J Histochem Cytochem. 2005 Jun;53(6):679-87.
Regional-dependent Increase of Sympathetic Innervation in Rat White Adipose Tissue during Prolonged Fasting.
Giordano A, Frontini A, Murano I, Tonello C, Marino MA, Carruba MO, Nisoli E, Cinti S.
Institute of Normal Human Morphology, Marche Polytechnic University, Via Tronto, 10/A, 60020 Ancona, Italy.

White adipose tissue (WAT) is innervated by the sympathetic nervous system. A role for WAT sympathetic noradrenergic nerves in lipid mobilization has been suggested. To gain insight into the involvement of nerve activity in the delipidation process, WAT nerves were investigated in rat retroperitoneal and epididymal depots after prolonged fasting. A significant increase in tyrosine hydroxylase (TH) content was found in epididymal and, especially, retroperitoneal WAT by Western blotting. Accordingly, an increased immunoreactivity for TH was detected by immunohistochemistry in epididymal and, especially, retroperitoneal vascular and parenchymal noradrenergic nerves. Neuropeptide Y (NPY)-containing nerves were found around arteries and in the parenchyma. Double-staining experiments and confocal microscopy showed that most perivascular and some parenchymal noradrenergic nerves also contained NPY. Detection of protein gene product (PGP) 9.5, a general marker of peripheral nerves, by Western blotting and PGP 9.5-TH by double-staining experiments showed significantly increased noradrenergic nerve density in fasted retroperitoneal, but not epididymal depots, suggesting that formation of new nerves takes place in retroperitoneal WAT in fasting conditions. On the whole, these data confirm the important role of sympathetic noradrenergic nerves in WAT lipid mobilization during fasting but also raise questions about the physiological role of regional-dependent nerve adjustments and their functional significance in relation to white adipocyte secretory products.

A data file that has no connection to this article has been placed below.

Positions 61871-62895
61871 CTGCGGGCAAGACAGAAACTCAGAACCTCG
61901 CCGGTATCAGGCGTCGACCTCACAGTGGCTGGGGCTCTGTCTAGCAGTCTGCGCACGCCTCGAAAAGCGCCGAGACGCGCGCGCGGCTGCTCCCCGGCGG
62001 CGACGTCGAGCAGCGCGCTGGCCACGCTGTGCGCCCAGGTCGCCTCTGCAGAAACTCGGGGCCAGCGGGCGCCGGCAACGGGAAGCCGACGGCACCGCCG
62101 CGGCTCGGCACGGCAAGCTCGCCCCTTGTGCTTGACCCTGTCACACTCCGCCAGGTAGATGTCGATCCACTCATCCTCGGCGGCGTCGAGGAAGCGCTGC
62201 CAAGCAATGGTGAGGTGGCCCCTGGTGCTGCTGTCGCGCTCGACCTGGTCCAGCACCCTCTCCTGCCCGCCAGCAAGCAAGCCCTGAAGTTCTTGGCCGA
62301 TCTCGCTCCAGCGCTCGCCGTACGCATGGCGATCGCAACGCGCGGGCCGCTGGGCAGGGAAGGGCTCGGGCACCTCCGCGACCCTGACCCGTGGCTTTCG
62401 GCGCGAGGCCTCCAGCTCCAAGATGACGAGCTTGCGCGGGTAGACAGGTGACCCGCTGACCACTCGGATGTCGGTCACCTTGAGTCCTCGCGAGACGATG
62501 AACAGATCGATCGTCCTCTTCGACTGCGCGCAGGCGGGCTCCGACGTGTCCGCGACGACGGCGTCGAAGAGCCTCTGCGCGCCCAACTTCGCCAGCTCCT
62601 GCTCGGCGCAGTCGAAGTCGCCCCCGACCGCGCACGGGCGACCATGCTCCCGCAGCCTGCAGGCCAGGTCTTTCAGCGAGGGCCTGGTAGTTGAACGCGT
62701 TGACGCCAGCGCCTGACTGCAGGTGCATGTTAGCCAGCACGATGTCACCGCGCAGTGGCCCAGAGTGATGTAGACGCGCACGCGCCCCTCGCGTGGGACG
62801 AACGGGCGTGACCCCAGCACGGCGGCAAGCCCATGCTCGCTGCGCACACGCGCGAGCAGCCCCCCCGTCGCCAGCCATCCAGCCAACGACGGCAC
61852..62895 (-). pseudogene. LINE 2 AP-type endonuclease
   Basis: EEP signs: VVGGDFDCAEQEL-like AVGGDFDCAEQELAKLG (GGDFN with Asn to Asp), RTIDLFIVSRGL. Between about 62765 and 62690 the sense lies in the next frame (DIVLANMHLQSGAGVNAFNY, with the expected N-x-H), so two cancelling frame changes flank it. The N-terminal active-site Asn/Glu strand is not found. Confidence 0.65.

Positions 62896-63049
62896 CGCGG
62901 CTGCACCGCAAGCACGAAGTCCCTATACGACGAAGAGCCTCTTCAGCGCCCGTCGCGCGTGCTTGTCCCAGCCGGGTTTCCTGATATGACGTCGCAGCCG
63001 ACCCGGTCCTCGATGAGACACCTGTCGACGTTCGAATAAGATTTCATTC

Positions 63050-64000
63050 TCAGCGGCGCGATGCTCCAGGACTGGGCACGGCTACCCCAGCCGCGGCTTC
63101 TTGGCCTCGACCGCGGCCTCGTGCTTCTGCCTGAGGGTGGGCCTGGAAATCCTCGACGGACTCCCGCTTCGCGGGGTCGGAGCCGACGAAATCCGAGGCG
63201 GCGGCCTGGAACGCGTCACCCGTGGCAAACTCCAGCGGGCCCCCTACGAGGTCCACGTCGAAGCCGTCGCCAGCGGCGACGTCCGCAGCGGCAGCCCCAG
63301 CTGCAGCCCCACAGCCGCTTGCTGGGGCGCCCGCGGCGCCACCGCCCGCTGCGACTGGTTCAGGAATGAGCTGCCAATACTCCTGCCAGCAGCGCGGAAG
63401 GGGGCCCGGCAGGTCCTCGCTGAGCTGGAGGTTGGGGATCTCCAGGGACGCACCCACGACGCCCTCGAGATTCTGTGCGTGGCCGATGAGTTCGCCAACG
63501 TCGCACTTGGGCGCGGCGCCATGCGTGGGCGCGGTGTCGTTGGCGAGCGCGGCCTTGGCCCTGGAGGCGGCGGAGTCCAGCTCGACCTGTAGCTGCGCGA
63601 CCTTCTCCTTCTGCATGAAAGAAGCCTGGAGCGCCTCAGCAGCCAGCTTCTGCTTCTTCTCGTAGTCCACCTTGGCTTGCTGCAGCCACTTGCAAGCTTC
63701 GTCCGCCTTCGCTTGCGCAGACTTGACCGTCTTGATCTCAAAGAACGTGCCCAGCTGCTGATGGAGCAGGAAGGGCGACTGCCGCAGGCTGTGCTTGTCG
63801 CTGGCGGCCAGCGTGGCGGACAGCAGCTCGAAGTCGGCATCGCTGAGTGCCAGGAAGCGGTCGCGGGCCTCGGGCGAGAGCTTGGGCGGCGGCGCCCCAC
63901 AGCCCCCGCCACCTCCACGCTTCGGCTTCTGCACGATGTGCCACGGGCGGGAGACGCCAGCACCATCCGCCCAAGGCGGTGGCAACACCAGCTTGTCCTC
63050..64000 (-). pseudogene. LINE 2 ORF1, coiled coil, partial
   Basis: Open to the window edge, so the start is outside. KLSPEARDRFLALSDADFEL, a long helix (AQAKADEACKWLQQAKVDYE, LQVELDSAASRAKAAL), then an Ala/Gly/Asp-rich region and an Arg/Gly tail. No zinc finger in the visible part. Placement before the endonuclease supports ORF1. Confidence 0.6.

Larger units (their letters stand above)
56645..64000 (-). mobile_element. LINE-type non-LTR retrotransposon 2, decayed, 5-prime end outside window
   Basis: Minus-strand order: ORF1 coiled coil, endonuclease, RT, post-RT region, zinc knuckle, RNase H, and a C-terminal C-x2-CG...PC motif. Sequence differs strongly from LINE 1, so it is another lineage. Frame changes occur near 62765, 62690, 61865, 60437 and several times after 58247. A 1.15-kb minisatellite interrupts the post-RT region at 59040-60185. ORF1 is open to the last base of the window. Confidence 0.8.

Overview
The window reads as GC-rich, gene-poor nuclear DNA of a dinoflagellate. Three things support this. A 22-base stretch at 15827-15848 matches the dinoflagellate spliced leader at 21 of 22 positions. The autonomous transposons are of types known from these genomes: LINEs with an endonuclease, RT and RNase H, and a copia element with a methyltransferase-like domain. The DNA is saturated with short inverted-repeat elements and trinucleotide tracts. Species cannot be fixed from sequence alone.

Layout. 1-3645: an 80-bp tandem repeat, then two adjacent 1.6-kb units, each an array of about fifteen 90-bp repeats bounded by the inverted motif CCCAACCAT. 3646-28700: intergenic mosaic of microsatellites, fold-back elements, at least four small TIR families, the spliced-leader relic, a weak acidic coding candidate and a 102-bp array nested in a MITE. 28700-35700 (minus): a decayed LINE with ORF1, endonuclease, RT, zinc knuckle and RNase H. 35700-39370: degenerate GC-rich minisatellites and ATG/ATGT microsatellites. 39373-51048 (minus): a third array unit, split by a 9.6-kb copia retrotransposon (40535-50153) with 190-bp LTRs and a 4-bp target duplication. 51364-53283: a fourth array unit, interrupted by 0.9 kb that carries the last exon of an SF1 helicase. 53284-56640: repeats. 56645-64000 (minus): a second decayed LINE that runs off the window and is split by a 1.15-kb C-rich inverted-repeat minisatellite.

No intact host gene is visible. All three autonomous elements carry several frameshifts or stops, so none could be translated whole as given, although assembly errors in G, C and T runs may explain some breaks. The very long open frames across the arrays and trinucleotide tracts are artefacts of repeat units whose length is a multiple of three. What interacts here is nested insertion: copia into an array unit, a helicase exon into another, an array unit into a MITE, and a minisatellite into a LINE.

Mech Ageing Dev. 2005 May 28.
Rapid and reversible induction of the longevity, anticancer and genomic effects of caloric restriction.
Spindler SR.
Department of Biochemistry, University of California, Riverside, CA 92521, USA.